And for all the hubristic young whizzes like Kindred Winecoff out there lining up to dazzle us with your brilliance on the plight of the great unwashed masses, pause to consider the wisdom of embracing misleading polling data as a guide to what people really want.  Excogitate why the working poor would ever be grateful that Wall Street plunderers have been saved to cheat them another day while they're being thrown out of their homes and into a tent city.  Ruminate on why the simple folk would want the garishly wealthy to get even more tax cuts while they themselves toil away at three jobs trying desperately to make ends meet.  Riddle me how it's "the will of the people" to spend more and more on wars and less and less on education.  Ponder the idea that the elites of this country are clearly bowing to the will of the people when they strip the rights of women or deny old people and young children decent medical care or shroud the planet in oil slicks and toxic fumes or any number of things that get polled in the most dishonest way possible.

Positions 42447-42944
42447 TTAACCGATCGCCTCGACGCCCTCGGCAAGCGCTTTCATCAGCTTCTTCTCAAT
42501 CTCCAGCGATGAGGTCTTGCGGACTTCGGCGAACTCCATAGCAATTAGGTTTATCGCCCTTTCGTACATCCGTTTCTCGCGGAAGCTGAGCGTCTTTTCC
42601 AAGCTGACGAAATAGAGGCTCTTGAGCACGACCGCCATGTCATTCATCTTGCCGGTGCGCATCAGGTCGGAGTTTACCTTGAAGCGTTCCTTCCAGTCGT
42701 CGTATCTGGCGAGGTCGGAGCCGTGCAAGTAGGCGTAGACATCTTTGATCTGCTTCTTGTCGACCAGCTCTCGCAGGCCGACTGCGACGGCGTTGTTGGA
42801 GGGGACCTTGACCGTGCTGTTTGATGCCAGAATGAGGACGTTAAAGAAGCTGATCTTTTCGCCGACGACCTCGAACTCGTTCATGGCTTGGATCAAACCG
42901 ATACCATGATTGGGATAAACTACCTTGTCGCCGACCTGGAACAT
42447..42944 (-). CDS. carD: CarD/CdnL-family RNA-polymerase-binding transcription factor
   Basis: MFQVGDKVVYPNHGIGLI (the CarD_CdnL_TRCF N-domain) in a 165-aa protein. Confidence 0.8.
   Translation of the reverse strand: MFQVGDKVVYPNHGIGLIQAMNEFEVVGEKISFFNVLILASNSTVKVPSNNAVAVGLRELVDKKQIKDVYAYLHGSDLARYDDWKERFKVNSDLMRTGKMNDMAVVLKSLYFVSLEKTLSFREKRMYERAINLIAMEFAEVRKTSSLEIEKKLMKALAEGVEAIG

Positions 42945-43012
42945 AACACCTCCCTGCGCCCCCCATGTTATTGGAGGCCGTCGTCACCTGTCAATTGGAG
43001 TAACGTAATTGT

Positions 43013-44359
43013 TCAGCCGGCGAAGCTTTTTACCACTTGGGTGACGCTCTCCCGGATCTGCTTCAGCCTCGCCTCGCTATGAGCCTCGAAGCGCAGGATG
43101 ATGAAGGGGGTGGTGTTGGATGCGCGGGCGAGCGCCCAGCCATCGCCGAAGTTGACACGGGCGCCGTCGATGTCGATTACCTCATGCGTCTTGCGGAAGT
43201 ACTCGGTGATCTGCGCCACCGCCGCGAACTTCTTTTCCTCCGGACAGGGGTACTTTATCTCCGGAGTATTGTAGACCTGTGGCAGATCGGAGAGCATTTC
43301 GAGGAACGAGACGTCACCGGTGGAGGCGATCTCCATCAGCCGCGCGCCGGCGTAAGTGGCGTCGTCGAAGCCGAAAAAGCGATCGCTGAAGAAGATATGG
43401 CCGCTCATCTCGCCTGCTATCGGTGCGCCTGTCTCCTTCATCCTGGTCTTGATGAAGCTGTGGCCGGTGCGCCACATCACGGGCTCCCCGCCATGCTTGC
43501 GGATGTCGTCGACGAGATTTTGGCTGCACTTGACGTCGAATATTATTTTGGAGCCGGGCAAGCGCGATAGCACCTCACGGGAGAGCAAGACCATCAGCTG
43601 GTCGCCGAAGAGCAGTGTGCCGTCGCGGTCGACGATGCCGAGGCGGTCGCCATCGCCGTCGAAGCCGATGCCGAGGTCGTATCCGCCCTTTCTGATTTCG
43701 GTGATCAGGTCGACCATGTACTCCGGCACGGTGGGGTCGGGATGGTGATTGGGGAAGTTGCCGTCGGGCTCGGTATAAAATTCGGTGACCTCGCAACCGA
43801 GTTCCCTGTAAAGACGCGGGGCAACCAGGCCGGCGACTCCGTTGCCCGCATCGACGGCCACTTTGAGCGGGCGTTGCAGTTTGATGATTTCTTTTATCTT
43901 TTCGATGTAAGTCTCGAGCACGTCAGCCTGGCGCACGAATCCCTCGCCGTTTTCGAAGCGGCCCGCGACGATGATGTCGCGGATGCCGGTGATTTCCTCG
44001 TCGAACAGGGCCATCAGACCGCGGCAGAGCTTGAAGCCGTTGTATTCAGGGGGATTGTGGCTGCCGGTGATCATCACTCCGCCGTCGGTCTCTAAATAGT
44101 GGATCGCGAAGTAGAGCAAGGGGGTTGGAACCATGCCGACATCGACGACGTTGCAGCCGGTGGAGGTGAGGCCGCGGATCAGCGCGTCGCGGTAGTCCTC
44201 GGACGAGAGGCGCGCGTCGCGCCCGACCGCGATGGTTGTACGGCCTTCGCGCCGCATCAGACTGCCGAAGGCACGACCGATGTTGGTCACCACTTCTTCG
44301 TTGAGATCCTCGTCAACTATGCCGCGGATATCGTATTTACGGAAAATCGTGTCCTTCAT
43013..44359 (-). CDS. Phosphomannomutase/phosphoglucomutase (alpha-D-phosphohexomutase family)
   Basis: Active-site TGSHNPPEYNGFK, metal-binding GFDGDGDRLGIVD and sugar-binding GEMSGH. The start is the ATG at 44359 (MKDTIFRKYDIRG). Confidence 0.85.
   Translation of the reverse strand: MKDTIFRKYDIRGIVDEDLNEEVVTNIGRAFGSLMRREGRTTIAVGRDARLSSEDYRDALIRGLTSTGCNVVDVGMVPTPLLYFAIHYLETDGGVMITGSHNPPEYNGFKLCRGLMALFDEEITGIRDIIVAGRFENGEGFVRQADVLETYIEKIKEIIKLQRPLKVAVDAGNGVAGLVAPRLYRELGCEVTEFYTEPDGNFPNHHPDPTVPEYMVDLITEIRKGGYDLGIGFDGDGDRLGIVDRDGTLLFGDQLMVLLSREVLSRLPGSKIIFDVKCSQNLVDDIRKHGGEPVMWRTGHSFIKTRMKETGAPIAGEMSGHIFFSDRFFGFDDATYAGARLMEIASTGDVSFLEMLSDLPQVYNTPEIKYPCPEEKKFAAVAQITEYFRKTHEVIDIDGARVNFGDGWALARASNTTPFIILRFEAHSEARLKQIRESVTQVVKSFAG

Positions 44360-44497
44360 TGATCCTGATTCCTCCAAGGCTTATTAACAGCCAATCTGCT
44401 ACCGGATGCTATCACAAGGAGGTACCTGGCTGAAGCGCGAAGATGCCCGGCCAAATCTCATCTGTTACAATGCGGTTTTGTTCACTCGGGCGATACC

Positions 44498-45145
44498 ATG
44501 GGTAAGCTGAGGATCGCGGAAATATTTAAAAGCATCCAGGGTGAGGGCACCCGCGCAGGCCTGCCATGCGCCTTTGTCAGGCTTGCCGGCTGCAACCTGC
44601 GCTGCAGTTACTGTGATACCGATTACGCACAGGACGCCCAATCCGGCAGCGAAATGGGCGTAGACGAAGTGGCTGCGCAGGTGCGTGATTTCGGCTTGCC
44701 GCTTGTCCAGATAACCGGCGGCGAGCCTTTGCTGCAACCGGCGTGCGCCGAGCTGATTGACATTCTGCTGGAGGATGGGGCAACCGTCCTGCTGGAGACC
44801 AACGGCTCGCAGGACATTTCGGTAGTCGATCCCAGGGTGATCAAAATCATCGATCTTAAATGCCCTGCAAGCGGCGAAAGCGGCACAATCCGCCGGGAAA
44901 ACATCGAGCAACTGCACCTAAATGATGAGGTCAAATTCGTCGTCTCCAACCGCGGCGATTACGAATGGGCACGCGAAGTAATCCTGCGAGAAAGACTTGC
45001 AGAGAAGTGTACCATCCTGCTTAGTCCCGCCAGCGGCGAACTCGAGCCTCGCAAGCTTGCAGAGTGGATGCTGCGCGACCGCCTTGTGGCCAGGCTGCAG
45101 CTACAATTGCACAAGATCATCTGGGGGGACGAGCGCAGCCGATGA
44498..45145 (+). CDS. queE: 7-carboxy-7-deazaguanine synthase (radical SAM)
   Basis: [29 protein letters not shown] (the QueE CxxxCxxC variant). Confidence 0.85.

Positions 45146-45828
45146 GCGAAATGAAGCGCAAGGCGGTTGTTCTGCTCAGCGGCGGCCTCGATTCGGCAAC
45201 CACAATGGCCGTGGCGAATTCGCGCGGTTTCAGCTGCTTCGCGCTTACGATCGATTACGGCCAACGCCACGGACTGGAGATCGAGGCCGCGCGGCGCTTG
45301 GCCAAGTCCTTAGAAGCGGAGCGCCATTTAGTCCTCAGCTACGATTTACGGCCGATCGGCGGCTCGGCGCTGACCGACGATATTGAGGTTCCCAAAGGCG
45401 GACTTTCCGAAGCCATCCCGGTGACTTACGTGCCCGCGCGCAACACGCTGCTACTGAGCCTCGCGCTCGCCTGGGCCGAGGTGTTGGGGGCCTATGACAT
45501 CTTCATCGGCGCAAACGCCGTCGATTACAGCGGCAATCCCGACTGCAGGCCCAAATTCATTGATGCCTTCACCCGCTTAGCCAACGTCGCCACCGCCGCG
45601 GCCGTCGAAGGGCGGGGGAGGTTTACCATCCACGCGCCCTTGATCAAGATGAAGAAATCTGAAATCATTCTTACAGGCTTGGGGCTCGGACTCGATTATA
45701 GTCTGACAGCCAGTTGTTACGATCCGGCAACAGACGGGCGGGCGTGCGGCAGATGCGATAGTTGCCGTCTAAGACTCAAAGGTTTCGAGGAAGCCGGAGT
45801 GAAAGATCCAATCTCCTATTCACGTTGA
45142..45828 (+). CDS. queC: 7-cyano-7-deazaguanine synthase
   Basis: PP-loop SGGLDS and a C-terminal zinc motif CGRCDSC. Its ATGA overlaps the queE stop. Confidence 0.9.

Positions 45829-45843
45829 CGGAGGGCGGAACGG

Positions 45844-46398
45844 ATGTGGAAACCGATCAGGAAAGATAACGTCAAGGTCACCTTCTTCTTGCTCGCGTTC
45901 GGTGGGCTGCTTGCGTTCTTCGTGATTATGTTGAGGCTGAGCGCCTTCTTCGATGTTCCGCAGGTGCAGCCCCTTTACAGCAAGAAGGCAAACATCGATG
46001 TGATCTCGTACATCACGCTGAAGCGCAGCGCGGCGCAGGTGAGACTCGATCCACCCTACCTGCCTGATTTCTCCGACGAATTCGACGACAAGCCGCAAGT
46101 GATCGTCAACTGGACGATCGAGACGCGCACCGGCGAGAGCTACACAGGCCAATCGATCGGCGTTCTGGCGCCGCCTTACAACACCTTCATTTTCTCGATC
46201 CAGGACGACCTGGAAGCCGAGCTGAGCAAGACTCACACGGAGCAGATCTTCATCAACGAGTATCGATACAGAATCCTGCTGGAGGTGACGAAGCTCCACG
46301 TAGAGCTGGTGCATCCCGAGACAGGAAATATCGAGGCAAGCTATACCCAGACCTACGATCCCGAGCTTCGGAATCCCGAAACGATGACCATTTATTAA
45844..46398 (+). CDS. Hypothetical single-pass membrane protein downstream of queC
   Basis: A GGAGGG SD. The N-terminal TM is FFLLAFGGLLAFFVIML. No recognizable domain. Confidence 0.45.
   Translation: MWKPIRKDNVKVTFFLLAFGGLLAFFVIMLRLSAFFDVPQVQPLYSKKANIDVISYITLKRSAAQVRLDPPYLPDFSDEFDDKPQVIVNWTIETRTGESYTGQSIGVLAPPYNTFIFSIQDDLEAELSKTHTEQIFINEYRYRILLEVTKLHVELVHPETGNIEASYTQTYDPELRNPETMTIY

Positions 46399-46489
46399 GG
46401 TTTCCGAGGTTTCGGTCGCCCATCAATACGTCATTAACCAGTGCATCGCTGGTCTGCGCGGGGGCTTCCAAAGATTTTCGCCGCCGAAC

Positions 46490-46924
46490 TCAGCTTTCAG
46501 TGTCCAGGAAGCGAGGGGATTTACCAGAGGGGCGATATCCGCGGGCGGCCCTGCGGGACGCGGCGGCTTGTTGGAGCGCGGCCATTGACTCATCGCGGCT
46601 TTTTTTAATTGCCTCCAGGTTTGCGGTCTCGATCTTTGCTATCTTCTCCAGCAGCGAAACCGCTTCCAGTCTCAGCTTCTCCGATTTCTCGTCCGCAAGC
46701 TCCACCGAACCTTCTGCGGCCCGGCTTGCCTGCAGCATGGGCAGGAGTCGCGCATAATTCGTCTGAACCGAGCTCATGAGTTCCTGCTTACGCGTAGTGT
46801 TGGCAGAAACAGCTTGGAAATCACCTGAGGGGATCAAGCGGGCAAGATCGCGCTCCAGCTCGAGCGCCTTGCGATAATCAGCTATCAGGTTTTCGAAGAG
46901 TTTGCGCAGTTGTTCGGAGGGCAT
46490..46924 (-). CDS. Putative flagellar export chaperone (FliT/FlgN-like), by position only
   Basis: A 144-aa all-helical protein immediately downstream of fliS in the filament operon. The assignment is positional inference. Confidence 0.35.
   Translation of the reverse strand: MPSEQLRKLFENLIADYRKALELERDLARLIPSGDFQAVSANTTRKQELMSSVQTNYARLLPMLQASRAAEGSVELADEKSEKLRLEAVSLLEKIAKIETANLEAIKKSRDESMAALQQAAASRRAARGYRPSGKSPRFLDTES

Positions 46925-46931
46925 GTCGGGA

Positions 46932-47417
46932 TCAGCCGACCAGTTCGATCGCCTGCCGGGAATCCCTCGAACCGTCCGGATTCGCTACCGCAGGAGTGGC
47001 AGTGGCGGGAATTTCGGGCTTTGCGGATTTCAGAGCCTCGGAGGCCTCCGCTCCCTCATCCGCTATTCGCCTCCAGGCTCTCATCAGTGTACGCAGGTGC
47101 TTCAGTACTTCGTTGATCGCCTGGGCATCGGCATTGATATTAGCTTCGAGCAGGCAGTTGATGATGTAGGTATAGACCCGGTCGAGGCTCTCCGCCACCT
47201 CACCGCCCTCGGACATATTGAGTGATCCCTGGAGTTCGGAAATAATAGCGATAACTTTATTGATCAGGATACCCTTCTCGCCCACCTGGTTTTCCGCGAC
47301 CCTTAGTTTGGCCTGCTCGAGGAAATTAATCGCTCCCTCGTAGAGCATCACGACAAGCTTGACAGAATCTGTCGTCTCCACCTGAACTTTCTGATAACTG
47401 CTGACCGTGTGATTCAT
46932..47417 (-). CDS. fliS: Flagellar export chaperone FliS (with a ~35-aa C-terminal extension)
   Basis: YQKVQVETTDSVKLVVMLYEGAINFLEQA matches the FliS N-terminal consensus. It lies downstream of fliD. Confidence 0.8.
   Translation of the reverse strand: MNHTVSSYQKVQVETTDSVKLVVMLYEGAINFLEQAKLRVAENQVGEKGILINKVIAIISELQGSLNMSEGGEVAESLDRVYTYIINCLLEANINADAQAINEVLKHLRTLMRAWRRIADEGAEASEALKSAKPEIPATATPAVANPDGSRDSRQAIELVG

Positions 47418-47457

Reckon me that, young up-and-coming political science and economic geniuses.  Take your time, now.  Nothing other than the fate of the world depends on it.

Originally posted to Got a Grip on Sat May 14, 2011 at 04:20 PM PDT.

Also republished by Community Spotlight.